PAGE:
Sadness or Depression: What’s the Difference?
Everyone gets sad. This is a fact of life. Everyone will feel down at some point. Unfortunately, the terms depression and sadness are often used interchangeably these days. The fact remains, depression and sadness are not the same. There are distinct characteristics that make one an emotion and the other a mental health issue. The confusion between the two can mean that the serious condition of depression is ignored by many.
Sadness is, as mentioned, a normal human emotion. Sadness is often triggered by an event that is hurtful, difficult, disappointing, or even challenging. When sadness comes it is typically about something specific. Fortunately, this also means that when something changes in that situation. The emotion changes and sadness is alleviated.
Depression is different from sadness as it is an abnormal emotional state. This is a mental illness that can affect emotions, perceptions, thinking, and even behaviors. Depression means feeling sad about everything, not a specific circumstance. A certain trigger, a loss or change, is not necessary to bring about depression. Even those with diagnosed depression will often tell you that their lives are fine, or even great, but the feeling of sadness persists.
Depression has the unfortunate ability to color all areas of life. This makes everything, even enjoyable activities, less interesting, worthwhile, and lovable. Depression can alter energy levels and motivation while impairing the ability to experience pleasure, satisfaction, and joy among others. It can also quickly lead to a lower threshold for other emotions. Meaning you get angry or frustrated quicker, leading to a breakdown that may take longer to recover from than someone without depression.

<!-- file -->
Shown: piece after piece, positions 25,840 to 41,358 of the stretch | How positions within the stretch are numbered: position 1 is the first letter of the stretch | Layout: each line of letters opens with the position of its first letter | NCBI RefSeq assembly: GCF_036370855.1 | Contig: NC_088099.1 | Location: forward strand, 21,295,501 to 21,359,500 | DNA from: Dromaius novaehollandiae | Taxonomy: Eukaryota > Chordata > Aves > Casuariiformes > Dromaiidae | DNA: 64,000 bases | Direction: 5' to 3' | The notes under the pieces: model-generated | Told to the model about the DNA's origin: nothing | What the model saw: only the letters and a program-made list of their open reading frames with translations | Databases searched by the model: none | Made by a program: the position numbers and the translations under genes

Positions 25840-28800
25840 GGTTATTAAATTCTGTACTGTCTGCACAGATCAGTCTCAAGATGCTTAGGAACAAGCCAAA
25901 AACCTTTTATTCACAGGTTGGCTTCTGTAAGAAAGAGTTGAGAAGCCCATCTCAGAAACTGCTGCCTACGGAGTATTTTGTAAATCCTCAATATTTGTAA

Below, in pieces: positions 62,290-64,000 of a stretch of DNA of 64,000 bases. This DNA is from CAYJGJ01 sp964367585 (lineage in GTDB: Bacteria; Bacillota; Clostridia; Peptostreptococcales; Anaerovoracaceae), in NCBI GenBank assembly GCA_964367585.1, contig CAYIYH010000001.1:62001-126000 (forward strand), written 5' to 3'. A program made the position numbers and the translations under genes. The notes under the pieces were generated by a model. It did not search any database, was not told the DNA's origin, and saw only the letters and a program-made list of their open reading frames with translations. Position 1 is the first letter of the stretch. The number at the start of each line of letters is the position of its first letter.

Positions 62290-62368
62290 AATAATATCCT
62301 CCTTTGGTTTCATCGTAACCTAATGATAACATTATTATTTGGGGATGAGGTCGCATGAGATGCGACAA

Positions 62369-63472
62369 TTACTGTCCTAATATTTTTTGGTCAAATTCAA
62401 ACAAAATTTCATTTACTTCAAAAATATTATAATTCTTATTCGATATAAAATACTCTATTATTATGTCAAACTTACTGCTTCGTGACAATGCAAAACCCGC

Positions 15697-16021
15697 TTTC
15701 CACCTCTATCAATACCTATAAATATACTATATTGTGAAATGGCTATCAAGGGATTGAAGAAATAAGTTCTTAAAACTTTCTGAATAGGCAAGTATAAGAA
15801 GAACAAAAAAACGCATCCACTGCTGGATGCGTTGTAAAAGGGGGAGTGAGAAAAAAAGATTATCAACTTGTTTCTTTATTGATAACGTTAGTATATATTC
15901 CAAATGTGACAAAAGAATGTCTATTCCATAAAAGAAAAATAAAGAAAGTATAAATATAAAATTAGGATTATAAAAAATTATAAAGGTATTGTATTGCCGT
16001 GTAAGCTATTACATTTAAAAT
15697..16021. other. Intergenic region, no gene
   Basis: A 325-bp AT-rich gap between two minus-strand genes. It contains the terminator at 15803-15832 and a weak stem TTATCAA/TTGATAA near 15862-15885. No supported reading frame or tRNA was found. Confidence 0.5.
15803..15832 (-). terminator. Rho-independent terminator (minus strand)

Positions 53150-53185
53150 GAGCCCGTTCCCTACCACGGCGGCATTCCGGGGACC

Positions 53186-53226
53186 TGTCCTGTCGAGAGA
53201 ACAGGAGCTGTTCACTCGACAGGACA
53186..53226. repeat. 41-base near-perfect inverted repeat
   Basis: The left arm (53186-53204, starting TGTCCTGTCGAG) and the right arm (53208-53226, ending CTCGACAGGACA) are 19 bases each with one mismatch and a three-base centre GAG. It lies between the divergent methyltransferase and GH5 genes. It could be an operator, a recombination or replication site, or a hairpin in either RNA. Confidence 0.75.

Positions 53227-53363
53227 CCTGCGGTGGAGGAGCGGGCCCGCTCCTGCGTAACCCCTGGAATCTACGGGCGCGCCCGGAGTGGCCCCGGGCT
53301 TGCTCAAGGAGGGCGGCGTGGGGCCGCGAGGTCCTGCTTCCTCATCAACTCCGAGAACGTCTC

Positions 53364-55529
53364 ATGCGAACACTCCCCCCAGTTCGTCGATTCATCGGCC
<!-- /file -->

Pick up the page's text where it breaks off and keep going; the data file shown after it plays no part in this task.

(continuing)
Since sadness is normal, yet depression is a mental illness, there are criteria that must be met to receive the diagnosis of depression. There are several, but at least five must be met in order to consider depression over sadness. These include: a depressed or irritable mood most of the time; a loss or decrease of pleasure or interest in most activities; significant changes in appetite or weight; sleeping disturbances (more or less); feeling slowed down or restless most days; tired or having low energy most days; worthless or guilty most days; problems with focus, thinking, and concentration most days; and thoughts of dying or suicide. Not only should at least five of these be present, but the level to which they are felt must be ascertained. It can be scary to receive a diagnosis of depression, especially if it is severe, but help is available.
If you have received a diagnosis of depression or suspect you or a loved one may have depression then seek treatment. Without some form of treatment, depression can become worse and lead down a dangerous path. While not everyone with depression attempts suicide, it is a possibility if left untreated. A more likely possibility is that the depression will take over and life will not be lived, but simply survived. Medication and talk therapy can help. Seek help if you need it, DARA can help, just make the call.
CLICK HERE to get a Free Confidential Addiction Rehabilitation Assessment.